Then in November 1977, whatever had shifted, shifted back. It poured. State bureaucrats in just 30 days went from "managing" the drought to "managing" the floods and the hazards of soggy, saturated ground.

Such a phenomenon, like what we're experiencing now, is called "weather." Weather often changes suddenly and is all too frequently a bloody nuisance, but it is not "climate." Climate changes too, but it takes decades of careful observations to detect a trend. And despite the assertions by Dr. Sherwood Rowland, the Union of Concerned Scientists, and other activists, scientific and otherwise, that Americans deserve "a stable and predictable climate," we're going to stick our necks out and state for the record that it just ain't gonna happen. Americans will never get a chance to vote on whether they want to "stabilize" at 70, 75, or 80 degrees. In the meantime, droughts, floods, and other odd manifestations of weather will continue to show up from time to time and make large segments of the population perfectly miserable.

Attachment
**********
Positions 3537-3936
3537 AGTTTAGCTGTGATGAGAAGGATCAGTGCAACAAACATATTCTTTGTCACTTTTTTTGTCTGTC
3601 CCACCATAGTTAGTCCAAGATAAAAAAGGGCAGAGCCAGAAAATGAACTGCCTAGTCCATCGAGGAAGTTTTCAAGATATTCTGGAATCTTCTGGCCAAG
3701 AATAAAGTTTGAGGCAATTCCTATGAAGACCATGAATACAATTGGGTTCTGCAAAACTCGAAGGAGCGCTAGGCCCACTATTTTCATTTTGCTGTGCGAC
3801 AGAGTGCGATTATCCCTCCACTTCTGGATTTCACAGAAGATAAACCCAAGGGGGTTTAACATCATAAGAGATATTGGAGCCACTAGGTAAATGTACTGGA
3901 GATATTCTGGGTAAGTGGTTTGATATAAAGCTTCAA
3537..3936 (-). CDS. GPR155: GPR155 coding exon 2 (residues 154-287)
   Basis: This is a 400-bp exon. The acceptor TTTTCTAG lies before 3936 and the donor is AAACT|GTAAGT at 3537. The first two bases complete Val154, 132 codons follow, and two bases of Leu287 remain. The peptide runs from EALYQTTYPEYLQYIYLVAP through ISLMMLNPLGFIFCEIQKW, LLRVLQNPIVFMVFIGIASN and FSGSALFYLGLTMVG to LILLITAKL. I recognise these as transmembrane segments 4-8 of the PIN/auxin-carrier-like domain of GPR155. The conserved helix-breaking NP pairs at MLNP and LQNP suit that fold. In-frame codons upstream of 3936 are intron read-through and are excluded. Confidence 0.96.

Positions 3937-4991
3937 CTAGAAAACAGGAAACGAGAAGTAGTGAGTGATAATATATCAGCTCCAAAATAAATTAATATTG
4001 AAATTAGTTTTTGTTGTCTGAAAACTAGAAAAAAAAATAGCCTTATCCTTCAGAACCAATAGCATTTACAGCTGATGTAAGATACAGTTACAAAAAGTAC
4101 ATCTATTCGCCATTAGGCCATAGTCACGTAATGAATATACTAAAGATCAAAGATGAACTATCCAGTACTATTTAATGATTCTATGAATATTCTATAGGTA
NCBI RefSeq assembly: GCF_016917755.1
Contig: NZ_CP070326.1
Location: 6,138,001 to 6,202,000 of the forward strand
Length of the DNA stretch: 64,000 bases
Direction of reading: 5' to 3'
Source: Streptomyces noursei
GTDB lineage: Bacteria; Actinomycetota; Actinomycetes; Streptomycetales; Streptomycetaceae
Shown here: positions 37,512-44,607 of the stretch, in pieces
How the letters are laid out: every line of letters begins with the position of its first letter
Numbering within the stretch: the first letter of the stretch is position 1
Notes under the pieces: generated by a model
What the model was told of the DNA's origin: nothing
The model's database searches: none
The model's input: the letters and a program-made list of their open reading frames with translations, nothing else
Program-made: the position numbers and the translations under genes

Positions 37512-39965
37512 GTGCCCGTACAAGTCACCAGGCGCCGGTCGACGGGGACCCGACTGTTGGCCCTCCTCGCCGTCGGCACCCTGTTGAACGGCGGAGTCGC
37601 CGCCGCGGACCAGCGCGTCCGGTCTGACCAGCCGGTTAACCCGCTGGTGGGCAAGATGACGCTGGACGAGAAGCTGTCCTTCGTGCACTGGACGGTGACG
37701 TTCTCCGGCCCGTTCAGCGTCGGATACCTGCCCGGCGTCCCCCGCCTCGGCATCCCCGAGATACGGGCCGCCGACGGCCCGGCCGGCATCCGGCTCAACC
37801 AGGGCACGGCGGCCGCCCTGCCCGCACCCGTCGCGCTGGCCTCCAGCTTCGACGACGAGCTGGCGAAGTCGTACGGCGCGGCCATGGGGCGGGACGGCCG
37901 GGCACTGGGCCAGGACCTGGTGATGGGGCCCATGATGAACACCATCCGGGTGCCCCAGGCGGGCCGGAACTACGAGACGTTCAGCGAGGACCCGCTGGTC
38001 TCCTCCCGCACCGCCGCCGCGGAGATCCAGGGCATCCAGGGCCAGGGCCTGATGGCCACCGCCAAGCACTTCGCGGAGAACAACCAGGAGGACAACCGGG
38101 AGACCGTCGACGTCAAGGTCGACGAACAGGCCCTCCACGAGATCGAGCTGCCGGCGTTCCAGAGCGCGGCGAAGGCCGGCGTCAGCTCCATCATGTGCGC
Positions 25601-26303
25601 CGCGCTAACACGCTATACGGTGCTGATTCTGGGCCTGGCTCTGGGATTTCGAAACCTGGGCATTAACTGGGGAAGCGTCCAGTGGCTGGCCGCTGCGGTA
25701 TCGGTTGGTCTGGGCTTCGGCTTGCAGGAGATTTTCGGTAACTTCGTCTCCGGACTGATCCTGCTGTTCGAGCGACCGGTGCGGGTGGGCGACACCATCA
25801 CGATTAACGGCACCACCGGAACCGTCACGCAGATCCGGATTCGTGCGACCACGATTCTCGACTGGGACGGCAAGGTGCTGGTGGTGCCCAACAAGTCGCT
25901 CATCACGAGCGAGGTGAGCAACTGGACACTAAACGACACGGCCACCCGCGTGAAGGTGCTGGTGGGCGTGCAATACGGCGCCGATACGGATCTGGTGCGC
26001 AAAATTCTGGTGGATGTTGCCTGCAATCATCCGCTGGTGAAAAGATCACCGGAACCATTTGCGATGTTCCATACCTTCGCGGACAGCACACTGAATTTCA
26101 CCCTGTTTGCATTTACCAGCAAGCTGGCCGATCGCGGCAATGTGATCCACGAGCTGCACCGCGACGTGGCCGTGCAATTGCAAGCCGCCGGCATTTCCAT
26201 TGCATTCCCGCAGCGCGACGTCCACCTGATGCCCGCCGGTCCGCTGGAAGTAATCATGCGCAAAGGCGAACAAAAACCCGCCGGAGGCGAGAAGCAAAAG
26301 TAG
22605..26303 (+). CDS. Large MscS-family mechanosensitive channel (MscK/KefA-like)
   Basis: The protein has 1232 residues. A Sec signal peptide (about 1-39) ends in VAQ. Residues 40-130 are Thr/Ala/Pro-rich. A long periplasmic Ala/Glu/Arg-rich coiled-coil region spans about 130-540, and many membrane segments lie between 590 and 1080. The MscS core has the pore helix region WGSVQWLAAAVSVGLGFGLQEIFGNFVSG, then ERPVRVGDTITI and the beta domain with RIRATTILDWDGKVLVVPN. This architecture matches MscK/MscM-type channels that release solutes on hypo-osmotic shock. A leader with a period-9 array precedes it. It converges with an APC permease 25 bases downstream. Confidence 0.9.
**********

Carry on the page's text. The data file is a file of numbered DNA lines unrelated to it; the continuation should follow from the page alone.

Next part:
Are El Ninos/La Ninas driven by global warming? Scientist Stephen Schneider, who will grasp at almost anything to promote global warming, will venture only that such a connection is "possible," which is as clear an indication as any that there's no scientific evidence for it, and there isn't. University of Virginia climatologist Patrick Michaels, in the November 23rd issue of his World Climate Report, cites a just-published research paper by Professor R. Houseago of the University of Birmingham (England) and three scientist colleagues that looked at upper atmospheric flow patterns for three major La Ninas and four El Ninos since 1975. The bottom line? Outside of the tropics, the impact of every El Nino or La Nina event differs. There is no compelling evidence that they are becoming more common. There is no evidence that El Ninos are linked to global warming.